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A_Season_of_Depression

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					Title:
A Season of Depression

Word Count:
523

Summary:
From the months of November to February, the days are shorter and colder,
and the nights longer and darker. When climate changes affect many
people, they just can't understand why they tend to feel gloomy and
miserable. Such mood disorder is known as winter depression, or Seasonal
Affective Disorder (SAD).


Keywords:
depression


Article Body:
Don't be surprised when some of your friends seem to be grumpy or
irritable these past few days. We are now on the tail-end of the four-
month long winter season. From the months of November to February, the
days are shorter and colder, and the nights longer and darker. As the
climate changes, many people actually tend to feel gloomy and miserable.
Such mood disorder is known as winter depression, or Seasonal Affective
Disorder (SAD).
Based on statistics released by the SAD Association, 500,000 people in
the United Kingdom had experienced some form of winter depression, while
doctors have estimated that 20% of the population, or almost 2 million
people are affected by the disorder in Sweden.
Norman E. Rosenthal is the US doctor who coined the term SAD in 1984.
Winter depression has a sound medical basis that involves changes in the
body's mood centers brought on by shorter daylight hours and a lack of
sunlight. Most people suffering from this depressive illness experience a
sense of utter isolation and loneliness. The only consolation is the fact
that many people go through the same grumpiness during this time of the
year. It provides a sense of comfort and assurance that sufferers are not
alone.
Light therapy, one of the most effective and clinically proven treatments
for SAD, has been shown to benefit some 80-85 percent of SAD cases. It
may sound very simple but the process involves more than just turning on
a light and sitting beside it while twiddling your thumbs as you wait for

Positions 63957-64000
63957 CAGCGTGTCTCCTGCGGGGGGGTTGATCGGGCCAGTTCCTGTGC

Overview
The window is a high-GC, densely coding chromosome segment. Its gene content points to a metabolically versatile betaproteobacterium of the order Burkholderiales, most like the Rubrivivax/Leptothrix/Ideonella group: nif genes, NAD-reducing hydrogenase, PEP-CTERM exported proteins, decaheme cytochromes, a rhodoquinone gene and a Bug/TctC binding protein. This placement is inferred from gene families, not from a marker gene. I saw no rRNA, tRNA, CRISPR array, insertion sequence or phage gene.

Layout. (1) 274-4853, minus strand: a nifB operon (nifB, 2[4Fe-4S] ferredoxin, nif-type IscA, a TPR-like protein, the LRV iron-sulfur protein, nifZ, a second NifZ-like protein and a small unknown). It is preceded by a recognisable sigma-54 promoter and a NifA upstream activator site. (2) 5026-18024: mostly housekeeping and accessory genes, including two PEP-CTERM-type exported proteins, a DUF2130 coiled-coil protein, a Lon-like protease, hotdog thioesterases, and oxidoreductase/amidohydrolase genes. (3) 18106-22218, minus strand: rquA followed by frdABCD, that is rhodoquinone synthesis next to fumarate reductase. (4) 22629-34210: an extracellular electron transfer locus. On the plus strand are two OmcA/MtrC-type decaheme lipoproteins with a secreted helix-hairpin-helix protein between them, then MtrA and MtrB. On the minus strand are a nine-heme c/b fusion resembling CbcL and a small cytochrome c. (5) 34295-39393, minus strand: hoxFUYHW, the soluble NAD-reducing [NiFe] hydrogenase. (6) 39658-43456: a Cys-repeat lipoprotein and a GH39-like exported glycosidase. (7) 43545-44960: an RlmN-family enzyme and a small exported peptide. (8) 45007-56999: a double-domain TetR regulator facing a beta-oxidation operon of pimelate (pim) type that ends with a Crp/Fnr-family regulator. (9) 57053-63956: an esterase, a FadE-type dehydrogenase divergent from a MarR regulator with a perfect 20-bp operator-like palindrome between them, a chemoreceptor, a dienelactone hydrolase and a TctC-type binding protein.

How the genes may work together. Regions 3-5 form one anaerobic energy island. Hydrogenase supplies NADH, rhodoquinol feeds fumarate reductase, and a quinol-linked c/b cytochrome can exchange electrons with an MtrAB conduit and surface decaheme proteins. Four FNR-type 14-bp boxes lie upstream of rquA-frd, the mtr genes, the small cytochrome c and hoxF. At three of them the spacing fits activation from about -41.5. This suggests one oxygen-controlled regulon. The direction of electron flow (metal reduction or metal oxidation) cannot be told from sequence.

that renewed energy to power up your whole well-being.
The average domestic or office light emits a paltry 200-500 lux (a lux is
a unit of illuminance) whereas a minimum of 2,500 lux is required to
alleviate the symptoms of SAD. In comparison, a clear summer's day can
reach an intensity of 100,000 lux.
Using these measurements as basis, a number of specially designed light
boxes have been invented that emit precisely the right amount of
illumination. Symptoms of SAD gradually subside by sitting in front of
one for about 30 minutes to several hours, depending on the severity of
the condition.
When it comes to treatment of SAD symptoms, light therapy could be the
best approach to consider. But to those with severe symptoms, addressing
the root causes of the condition may involve the use of both anti-
depressant drugs and psychotherapy treatments.
According to statistics, the incidence of SAD increases dramatically as
you go 30 degrees of latitude further north or south, while the condition
is virtually unheard of in the tropics. A movement or vacation trip to
countries near the equator may sound impractical but can definitely
improve ones mood and well-being.
When you watch movies that feature warm, sunny, summery climates, marked
improvements in mood are demonstrated. Any film with clear blue cloudless
skies, palm trees, and an absence of snow may qualify for a movie
therapy.
Watching outdoor sports like cricket or golf may produce the same mood-
enhancing effect. On the contrary, overexposure to snooker, darts and
indoor bowling has been found to bring on a state of depression and
trance-like catatonia that, in severe cases, culminates in complete
mental health breakdown.

				
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posted:2/21/2010
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